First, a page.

Profanity/Graphic Violence


None



Kissing/Sex/Homosexuality


Short Sammy tells the people in his 12-step meeting that a snake once bit his dog on the scrotum. Lucky overhears the account and ponders the word scrotum throughout the book. In the end, Lucky asks Brigitte what it means, and Brigitte explains that it's the sac on a male containing sperm to make a baby. Brigitte makes sure that Lucky isn't asking the question because someone tried to sexually abuse her. Brigitte is satisfied with Lucky's answer.



Awards


The New York Times Bestseller, 2007 and 2009; Newbery Medal Winner, 2007; ALA Notable Children's Books, 2007; and others.



Discussion Topics


If your children have read this book or someone has read it to them, consider these discussion topics:

  • Lucky claims that a gland creates the meanness in her.
    Where does meanness come from?
    What are the reasons she treats people — especially Miles — badly?
  • Why does Lucky believe that running away will help her take control of her life?
    How has running away from a problem helped or hurt you?
    When does your life feel the most out of control?
    How have you learned to release your control and hand your worries for the future to God?
  • What does Lucky tell her grandmother when Miles goes missing in the dust storm?
    What might have happened if Lucky hadn't found him later?
    What part does her lie play in this?
    Is it ever OK to tell lies?
    What does the Bible say about lying?
    Why does God want people to tell the truth?
  • How is Lucky able to keep going forward during bad times?
    What does it mean to take your life one day at a time because of the pain you feel on the inside (the tip Lucky learned when she spied on at 12-step meeting)?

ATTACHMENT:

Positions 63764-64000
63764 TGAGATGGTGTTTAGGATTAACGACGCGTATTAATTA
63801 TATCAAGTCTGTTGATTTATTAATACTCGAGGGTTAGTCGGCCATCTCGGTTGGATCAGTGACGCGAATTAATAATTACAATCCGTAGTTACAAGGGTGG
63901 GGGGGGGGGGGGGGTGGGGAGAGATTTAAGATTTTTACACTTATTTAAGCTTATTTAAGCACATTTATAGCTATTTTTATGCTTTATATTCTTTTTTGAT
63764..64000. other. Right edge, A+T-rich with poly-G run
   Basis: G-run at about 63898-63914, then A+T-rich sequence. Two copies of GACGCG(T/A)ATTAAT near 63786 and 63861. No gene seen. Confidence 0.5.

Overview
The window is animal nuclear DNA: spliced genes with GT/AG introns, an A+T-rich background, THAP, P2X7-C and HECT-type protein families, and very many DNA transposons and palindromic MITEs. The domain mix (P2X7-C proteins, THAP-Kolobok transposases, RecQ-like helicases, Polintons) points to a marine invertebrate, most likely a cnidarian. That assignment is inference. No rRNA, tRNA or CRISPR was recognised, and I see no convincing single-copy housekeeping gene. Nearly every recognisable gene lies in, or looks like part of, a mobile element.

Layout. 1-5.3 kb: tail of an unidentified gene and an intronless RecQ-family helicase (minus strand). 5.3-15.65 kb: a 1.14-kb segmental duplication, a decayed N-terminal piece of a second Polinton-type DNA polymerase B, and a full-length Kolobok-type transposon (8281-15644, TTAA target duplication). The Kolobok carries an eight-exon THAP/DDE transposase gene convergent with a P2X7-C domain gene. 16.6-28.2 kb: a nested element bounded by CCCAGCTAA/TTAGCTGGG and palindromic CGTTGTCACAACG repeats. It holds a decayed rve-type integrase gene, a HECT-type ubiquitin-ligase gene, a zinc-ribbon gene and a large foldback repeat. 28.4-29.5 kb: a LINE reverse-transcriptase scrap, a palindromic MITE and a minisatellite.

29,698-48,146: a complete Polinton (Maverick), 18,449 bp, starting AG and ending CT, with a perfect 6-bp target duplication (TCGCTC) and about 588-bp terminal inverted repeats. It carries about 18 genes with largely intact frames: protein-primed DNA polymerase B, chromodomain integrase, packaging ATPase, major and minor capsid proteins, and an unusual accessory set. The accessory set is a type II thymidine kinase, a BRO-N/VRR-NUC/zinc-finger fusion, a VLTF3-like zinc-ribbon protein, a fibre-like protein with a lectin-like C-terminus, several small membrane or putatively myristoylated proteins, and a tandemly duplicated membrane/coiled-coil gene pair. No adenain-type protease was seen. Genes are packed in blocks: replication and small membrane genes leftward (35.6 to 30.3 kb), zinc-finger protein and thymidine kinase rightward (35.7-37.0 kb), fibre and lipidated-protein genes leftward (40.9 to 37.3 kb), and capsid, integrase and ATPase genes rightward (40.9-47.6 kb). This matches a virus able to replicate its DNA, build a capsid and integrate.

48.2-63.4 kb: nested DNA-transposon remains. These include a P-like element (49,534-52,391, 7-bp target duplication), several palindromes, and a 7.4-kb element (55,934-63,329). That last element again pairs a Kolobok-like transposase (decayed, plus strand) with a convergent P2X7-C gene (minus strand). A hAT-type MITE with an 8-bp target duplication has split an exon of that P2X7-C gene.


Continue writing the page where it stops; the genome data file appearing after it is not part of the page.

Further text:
Have you ever had to live like that?
    Why does Lucky feel she has to live like that?
  • What does Lucky say about the moon toward the story's end?
    What caused the earth to have the right moon?
    What do people in the story mean when they refer to a Higher Power?
    Do you think they are talking about the same Higher Power?
    Why does the story use the words higher power instead of God?
    Who is the Higher Power in your life?
  • What was Lucky's final act in the story that stopped her from listening to other people's lives?
    What does this act mean to her?
    How did it change her life?
  • What does Lucky overhear about Miles at a Smokers Anonymous meeting?
    How does learning that Miles' grandmother has custody of him because Miles' mother is in jail for selling dope affect their relationship?
    What happens because of Lucky's eavesdropping?
    What has happened in your family or with your friends because someone listened to a private conversation?
    Why shouldn't children or adults eavesdrop on other people's conversations?


Book reviews cover the content, themes and worldviews of fiction books, not their literary merit, and equip parents to decide whether a book is appropriate for their children. A book's inclusion does not constitute an endorsement by Focus on the Family.